**[0053]**rectSizeX is the width of the rectangle (e.g., width 404 in FIG. 4A);

**[0054]**rectSizeY is the height of the rectangle (e.g., height 406 in FIG. 4A); and

**[0055]**Thickness is the depth of the rectangle (e.g., depth 414 in FIG. 4A).

**[0056]**At step 206, the machine vision system determines the set of 3D points that are located within the 3D region of interest. According to some embodiments, the machine vision system determines the 3D points within the 3D region of interest based on one or more aspects of the 3D region of interest. For example, referring to FIG. 4B, the machine vision system can determine the 3D points of the 3D point cloud shown within the rectangular 3D region of interest 400 by determining the points within the thickness 414 (e.g., which can be user-specified). Therefore, in this example, a 3D point within the region of interest is a point that has a distance from the plane 402 less than the half of the thickness 414.

**[0057]**At step 208, the machine vision system represents the set of 3D points as a set of 2D points based on coordinate values of the designated first and second axes of set of the 3D points (e.g., for a coordinate form represented by (X,Y,Z), the designated first and second axes can be X and Z, Y and Z, and/or the like). According to some embodiments, each neighboring point is projected to a 2D aspect of the 3D region of interest. According to some embodiments, the 3D points can be represented in a 2D plane. According to some embodiments, the 3D points can be represented as 2D points by representing the 3D points using only two of the three coordinate axes values and/or by setting each value of an axis of the set of 3D points (e.g., the third axis) to zero.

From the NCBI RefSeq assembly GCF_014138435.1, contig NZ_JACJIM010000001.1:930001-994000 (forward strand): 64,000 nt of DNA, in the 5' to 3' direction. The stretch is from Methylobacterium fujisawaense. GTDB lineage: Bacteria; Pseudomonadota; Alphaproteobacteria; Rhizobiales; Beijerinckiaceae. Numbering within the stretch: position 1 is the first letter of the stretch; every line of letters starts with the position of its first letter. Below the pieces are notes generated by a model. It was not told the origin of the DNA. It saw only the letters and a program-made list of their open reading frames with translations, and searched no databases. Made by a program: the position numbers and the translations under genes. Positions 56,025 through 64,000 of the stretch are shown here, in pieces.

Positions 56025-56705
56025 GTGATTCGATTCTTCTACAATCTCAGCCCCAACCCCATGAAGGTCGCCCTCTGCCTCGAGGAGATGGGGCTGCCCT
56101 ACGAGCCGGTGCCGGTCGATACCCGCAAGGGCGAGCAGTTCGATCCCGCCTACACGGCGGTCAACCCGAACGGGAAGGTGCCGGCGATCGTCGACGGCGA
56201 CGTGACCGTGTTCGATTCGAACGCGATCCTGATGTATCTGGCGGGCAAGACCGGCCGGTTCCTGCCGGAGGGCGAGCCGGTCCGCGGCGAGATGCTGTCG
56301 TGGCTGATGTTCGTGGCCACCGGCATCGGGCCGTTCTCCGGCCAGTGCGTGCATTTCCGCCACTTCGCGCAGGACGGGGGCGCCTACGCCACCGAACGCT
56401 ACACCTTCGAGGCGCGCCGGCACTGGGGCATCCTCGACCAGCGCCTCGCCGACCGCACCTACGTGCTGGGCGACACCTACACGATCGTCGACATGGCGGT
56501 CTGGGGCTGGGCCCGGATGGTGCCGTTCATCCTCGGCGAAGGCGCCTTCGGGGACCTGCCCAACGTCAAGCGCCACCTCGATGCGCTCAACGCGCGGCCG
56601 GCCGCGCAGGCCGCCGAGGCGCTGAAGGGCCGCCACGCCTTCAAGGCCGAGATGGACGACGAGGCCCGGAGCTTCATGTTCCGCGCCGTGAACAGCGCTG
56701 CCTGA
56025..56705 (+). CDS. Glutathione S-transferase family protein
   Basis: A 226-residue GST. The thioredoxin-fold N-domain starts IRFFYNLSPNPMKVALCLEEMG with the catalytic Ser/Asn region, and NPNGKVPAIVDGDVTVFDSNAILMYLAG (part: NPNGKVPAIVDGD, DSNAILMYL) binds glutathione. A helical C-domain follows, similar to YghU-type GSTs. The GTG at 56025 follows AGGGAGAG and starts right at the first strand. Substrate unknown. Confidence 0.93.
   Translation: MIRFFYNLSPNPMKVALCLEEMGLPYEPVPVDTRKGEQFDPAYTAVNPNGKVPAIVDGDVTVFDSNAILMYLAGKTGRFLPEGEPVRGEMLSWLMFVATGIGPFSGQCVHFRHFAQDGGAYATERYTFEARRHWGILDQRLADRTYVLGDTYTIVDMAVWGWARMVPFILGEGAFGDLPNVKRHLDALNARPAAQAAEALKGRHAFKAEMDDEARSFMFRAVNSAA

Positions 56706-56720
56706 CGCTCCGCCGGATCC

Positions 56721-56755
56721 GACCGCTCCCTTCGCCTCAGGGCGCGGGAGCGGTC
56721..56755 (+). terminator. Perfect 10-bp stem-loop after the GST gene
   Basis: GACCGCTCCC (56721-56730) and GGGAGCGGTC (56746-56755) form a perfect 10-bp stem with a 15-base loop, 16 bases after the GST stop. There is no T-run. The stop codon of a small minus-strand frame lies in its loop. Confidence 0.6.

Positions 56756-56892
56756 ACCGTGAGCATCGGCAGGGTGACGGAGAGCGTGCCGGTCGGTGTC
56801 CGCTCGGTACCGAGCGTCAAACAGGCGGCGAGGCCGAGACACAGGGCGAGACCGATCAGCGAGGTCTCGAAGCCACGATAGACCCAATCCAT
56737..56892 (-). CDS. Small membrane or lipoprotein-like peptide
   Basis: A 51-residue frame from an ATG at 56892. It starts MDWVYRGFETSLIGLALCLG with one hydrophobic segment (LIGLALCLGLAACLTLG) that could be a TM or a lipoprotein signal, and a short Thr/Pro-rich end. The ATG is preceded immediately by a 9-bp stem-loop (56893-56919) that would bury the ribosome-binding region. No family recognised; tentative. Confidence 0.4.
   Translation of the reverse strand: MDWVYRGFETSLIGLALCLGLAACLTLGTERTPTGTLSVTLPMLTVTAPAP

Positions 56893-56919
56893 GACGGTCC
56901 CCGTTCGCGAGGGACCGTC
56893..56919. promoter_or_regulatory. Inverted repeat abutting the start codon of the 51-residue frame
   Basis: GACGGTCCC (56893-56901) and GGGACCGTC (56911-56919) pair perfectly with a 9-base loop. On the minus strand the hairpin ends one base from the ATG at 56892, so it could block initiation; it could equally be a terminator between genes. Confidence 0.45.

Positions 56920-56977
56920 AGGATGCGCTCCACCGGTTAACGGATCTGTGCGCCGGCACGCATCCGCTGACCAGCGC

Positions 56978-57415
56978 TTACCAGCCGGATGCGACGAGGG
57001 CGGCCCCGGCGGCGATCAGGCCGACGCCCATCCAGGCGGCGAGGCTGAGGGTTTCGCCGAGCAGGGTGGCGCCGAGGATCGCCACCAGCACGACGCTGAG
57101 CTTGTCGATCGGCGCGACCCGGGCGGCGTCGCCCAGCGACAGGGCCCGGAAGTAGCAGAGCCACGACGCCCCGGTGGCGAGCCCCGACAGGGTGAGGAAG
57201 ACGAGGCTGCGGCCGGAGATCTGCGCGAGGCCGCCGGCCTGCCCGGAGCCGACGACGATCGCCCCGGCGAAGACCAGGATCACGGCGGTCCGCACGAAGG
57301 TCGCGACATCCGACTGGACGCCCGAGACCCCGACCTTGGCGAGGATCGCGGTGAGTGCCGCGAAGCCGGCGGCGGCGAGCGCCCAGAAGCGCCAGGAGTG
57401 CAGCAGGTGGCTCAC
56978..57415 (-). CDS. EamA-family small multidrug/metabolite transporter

**[0058]**For example, referring to FIG. 4B, the 3D points can be projected to the plane 402 by setting the Y component of each 3D point to zero to obtain in-plane points as shown in FIG. 5, according to some embodiments. As shown in FIG. 5, the first dimension of the plane 402 is maintained to be equal to the width 404, and the second dimension of the plane 402 is also maintained to be equal to the height 406, such that the plane 402 maintains the same dimensions as originally configured and shown in FIGS. 4A-4B. The dimensions of the plane 402 can also be maintained with respect to the 3D region coordinate system. Accordingly, as shown in FIG. 5, the width 404 extends along the X axis of the 3D region coordinate system 416, and the height 406 extends along the Z axis of the 3D region coordinate system 416.